I’m going to continue with another memoir excerpt.
This is a scene from an early session with my first therapist. She was Italian, as I am.
The days seemed longer, even though they were short. My one happiness was the jewelry design workshop I signed up for on Monday nights at the Snug Harbor Cultural Center. I was creating a copper necklace and earrings. The hot metal felt good in my palm as I sanded the edges. The earrings were cutout triangles with dangling wires. The pendant was a downturned cutout triangle screwed to a flat, stippled back.
In the studio, I lost all sense of time. A young girl who attended FIT talked with me about her goal of designing a jewelry line for Tiffany’s. “Would it be like Paloma Picasso’s?” I remembered this designer’s signature kiss earrings from the advertisements in the fashion magazines. “I want to work with diamonds,” she intimated. We were the first to arrive in the studio and the last to leave.
The night before, I felt tiny particles of dust in my eye, and I was afraid it was the copper, so I called the emergency room, and the triage nurse told me that as long as I could still see, it was okay. I was afraid to go to sleep but woke up fine this morning.
Now I sat in Flora’s room across from her in the black chair. I rubbed my eyes reflexively.
“Is your eye okay?” She was concerned.
“Oh I was working in the studio; it must be the copper dust.” “The copper dust? A studio?”
“I haven’t been doing much. So I joined a jewelry-making class,” I said this as if it was just something I did.
“Good. Why didn’t you tell me?”
My voice came out in a trickle. “It’s all I can do.” The tears started coming down.
“This is a big thing. Don’t discount it. You’ve just gotten out of a hospital, and you’re doing things. That’s great.” She extended a boutique box of tissues.
“Oh it’s not much of anything. What can I do? I have to do something.”
“Are you socializing?”
“I have a friend, Carny, from school. I’m afraid she won’t want to be my friend once she finds out I got sick.”
“Tell me about her.”
“Oh, she’s just great. We met at the radio station. We’d go out at night drinking in Clove Lake Park or drive to Maxwell’s in Hoboken, New Jersey, and listen to punk bands.”
Oh, those nights at the park: swinging low on the swings and talking about when we were young. She’d gone to the after-hours club Danceteria with fake ID, and I had stayed home with my ear to the radio. Yet I could match her song for song when it came to what we were doing at that time in our lives. The first song I heard when I tuned in to WSIA was the Heaven 17 song “(We Don’t Need This) Fascist Groove Thang.” She first drove on the highway listening to the Avengers’ “We Are the One” on the cassette deck.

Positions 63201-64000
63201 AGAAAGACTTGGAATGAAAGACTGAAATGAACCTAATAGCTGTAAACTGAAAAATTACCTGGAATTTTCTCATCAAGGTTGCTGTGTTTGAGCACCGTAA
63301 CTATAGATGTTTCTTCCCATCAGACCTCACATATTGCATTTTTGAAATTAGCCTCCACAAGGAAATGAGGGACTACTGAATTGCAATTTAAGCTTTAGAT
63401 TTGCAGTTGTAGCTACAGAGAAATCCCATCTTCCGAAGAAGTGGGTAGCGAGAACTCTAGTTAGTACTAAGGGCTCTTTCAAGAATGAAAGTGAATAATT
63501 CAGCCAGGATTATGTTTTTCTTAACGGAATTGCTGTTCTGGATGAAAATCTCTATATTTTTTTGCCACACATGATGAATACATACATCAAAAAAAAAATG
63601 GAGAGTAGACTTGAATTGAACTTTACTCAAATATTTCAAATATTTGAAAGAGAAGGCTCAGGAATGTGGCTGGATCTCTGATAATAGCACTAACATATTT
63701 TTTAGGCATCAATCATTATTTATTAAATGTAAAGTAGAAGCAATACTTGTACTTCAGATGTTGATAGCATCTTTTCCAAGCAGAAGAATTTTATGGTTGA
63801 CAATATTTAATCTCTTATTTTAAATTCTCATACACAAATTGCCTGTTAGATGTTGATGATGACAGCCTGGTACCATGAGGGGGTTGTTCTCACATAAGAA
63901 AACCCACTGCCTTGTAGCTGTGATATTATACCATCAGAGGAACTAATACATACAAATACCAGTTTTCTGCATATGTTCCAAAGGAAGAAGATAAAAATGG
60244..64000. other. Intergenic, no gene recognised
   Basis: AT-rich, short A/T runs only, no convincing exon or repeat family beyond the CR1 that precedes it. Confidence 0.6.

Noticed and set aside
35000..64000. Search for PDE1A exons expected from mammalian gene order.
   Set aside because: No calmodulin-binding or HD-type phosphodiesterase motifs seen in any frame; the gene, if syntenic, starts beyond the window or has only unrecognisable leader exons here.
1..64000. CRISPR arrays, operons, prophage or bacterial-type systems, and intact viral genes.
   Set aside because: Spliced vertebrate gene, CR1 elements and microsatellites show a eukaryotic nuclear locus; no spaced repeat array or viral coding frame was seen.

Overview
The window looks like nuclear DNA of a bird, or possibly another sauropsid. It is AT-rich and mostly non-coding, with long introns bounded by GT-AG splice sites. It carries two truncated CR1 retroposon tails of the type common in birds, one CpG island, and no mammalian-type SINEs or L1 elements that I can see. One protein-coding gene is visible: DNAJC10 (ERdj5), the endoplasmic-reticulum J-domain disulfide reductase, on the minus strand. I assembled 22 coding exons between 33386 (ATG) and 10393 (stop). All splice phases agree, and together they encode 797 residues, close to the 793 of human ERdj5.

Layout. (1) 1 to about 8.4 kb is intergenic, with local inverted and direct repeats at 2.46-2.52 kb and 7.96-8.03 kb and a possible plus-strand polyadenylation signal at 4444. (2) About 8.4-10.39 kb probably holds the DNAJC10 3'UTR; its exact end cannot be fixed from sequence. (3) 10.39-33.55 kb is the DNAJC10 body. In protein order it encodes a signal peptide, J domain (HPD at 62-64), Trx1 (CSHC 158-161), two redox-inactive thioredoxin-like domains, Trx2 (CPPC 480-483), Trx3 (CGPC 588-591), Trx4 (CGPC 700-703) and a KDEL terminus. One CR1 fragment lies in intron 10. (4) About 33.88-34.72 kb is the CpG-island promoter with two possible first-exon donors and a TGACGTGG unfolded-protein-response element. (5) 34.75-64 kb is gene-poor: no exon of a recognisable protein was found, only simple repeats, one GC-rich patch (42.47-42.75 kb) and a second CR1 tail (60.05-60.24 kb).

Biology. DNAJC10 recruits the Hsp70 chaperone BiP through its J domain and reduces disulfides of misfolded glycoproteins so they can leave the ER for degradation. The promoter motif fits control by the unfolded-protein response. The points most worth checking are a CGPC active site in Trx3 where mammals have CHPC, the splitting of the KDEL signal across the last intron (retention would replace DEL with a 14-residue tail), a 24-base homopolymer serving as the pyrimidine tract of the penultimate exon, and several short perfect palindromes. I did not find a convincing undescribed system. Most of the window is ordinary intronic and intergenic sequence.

It was sweet relief from boredom, and I was flattered that she would want anything to do with me. I was besotted with the tales of her sexual escapades—the savage love conquests on the foreplay couch in her apartment. She had a lot of boyfriends before her long-term guy Willy, and I had no one. I wondered what it would take to get the courage to be able to love someone and leave, or be left. I was afraid a guy would use me, and I’d feel cheap.
Carny was a happy drunk and fueled by alcohol; I was chatty and outgoing. We revealed our deepest desires: she wanted to marry Willy, and I wanted to become a journalist. We vowed to meet on the park swings ten years from that date and catch up with each other. I knew it would never happen yet secretly hoped it would.
Silent as I remembered this, Flora brought me back into real life by asking, “What are you thinking?”
“All a person needs is two friends, pizza, and a really great sound system.”
“I suspect you can count on one hand the number of good friends you have,” she colluded.
The friendship between Carny and me was an unlikely pairing. We didn’t celebrate each other’s birthdays. We had little in common except the music. Her feelings were often mercurial. My mood was as black as my boots lately. She was like a chair that goes with a table; we just happened to fall into each other’s lives.
Flora’s comment stung, though most likely she was talking about everyone, not just me. Who was I if not a rocker girl? Who would I be without Carny? I wanted to be Chris, whoever she was, and right now I felt like I was a long way away from meeting my true self.
The tears flowed as I reckoned with the idea that I would lose all this. I was embarrassed to use up all the tissues, so I reached for one last tissue to dry my face. I drowned in tears as the session neared the end.
“Carny was the only person who understood my dream.”
“What did you dream of?”
“I want to go to grad school for a degree in journalism.”
“Okay, that’s a good long-range goal, but what are you doing now during the day?”
I told her I was doing nothing except reading books I checked out of the library. She said that it would be a good idea if I joined a day program called Rise, where people with psychiatric conditions met five days a week for therapy and support.
“You could meet new people—be around people who are in the same life boat.”
It sounded like a plan. She tore off a sticky note from on her desk and wrote down the name and phone number of the director to schedule an intake.
“Think of it as a job interview, to sell her on getting you in. I’ll see you next week.”
“Okay.” I searched in my bag for the sixty bucks and forked it over.
“By the way, what are you creating in the studio?”
“A pendant and a pair of earrings.”
“You’re okay, kid. Keep up the good work.”
“Thanks.” I exited the room.
Driving home, I stopped at the drugstore to look for some lipstick. I swirled up the tubes until I found the perfect shade. It was Certainly Red.